I've decided to take up the cello. It's not as completely random as it sounds, as you'll read below, but it is inspired by something completely unrelated to music. I really haven't had my brain to myself since my boyfriend and I broke up in January. I think about him constantly, and when I'm not thinking about him I fixate on other men. I needed something new in my life. I decided that, rather than go on moping, I would spend that energy doing something productive, hopefully something beautiful.
When I was in third grade, I was given the choice of learning the violin, the viola, or the cello. After a year or two of private piano lessons, the idea of music as a group activity was different and exciting. I chose the violin because it seemed the most manageable, and listed viola as my second choice. When the woodwind and brass instruments were offered in fourth grade, I stuck to my guns and my violin. We were once again given a choice in fifth grade, and this time I listed violin as my first choice but cello as my second. My orchestra teacher, Mrs. Ramsden, noticed this change and asked me point blank if I wanted to switch to the cello. A little part of me did, but it was still a very big instrument and it seemed impractical. Even as a child I was considering storage, schlepping, etc. I once again stuck with the violin.
Once I stopped growing, my parents bought me a violin (rather than continuing to rent) and my fate was sealed. I stopped thinking about the cello.
I don't know what got me thinking about it lately, but when the opportunity to join an LGBT orchestra came along, I found my chance to take up the cello. I didn't want to go back to playing the violin. I was never very good at it, and it's just such an awkward instrument to play. You have to hold it in place with your chin and your shoulder. Your left hand holds the neck of the instrument, but it's there to press the strings, not to hold it up. A cello is anchored to the floor. It just seems like a more comfortable performance situation.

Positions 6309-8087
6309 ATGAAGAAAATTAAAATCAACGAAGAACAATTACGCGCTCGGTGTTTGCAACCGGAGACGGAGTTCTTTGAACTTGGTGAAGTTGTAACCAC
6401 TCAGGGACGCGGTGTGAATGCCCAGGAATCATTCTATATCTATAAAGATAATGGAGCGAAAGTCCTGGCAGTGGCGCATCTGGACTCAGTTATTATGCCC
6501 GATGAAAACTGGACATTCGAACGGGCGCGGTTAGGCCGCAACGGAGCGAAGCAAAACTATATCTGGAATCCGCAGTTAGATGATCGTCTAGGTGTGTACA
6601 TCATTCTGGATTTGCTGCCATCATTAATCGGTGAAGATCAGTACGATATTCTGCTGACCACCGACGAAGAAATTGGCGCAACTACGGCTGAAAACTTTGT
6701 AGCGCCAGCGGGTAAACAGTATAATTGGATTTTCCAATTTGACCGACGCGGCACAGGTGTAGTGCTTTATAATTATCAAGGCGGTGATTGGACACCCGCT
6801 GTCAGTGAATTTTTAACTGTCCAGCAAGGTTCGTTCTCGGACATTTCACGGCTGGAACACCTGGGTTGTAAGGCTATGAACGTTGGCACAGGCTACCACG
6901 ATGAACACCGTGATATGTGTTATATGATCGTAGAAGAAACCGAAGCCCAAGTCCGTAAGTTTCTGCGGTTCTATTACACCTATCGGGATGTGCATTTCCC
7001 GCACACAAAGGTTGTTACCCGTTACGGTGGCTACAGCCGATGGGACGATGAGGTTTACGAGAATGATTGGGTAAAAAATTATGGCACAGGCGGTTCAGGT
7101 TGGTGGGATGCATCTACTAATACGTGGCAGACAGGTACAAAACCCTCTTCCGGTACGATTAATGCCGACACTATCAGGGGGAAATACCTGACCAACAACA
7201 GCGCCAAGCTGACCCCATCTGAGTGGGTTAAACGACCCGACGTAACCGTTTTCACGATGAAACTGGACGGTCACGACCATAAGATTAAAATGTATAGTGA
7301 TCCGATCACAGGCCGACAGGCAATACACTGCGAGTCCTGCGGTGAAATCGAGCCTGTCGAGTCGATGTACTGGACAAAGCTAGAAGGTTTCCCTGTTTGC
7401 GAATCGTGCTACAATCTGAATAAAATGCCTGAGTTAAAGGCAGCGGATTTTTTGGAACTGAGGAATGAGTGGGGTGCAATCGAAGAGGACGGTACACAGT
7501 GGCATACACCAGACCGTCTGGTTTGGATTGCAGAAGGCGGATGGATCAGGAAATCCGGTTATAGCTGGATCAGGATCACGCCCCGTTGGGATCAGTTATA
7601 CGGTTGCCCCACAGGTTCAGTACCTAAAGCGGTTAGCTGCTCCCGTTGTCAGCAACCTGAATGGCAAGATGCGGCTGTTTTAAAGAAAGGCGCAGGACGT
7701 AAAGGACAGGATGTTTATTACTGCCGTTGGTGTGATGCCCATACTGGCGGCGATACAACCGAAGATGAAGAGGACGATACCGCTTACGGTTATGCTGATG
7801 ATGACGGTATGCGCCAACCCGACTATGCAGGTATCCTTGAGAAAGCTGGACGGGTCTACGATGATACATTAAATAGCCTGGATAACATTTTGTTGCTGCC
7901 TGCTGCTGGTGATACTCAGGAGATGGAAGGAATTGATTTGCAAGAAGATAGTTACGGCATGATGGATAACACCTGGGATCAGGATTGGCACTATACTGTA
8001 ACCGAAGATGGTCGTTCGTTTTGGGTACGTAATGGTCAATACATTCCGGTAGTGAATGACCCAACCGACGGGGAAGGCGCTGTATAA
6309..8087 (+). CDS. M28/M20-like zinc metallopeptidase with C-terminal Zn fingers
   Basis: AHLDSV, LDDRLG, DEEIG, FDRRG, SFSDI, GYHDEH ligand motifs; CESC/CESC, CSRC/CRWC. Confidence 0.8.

I also decided I would buy the instrument, rather than rent it. The idea came to me gradually, and I started my search lazily, posting a call to my Facebook friends and browsing Craigslist fruitlessly. As the search picked up, I was directed to a fellow band person who manages a Sam Ash in Midtown. I also found a cellist friend of a friend to look at cellos with me and offer his opinion on them. Once I started really looking, things happened fast. I found a cello I liked last Thursday at Sam Ash, Mathew (the cellist friend) gave it his seal of approval on Monday, and I bought it right then and there. I asked them to hold it for me because I was meeting friends as a bar, and I left the store. I'd gotten about a block away when I decided to turn around, get the cello, and bring it home.
I'm excited to be starting something new, but I'm also concerned. I've never been a good student, especially of music. As a young pianist I was prone to fits while practicing, when I actually bothered to practice. Even as a college student I was irresponsible. I'm hoping things will be different with the cello, as it was entirely my idea to take it up and I'm very motivated to do well at it.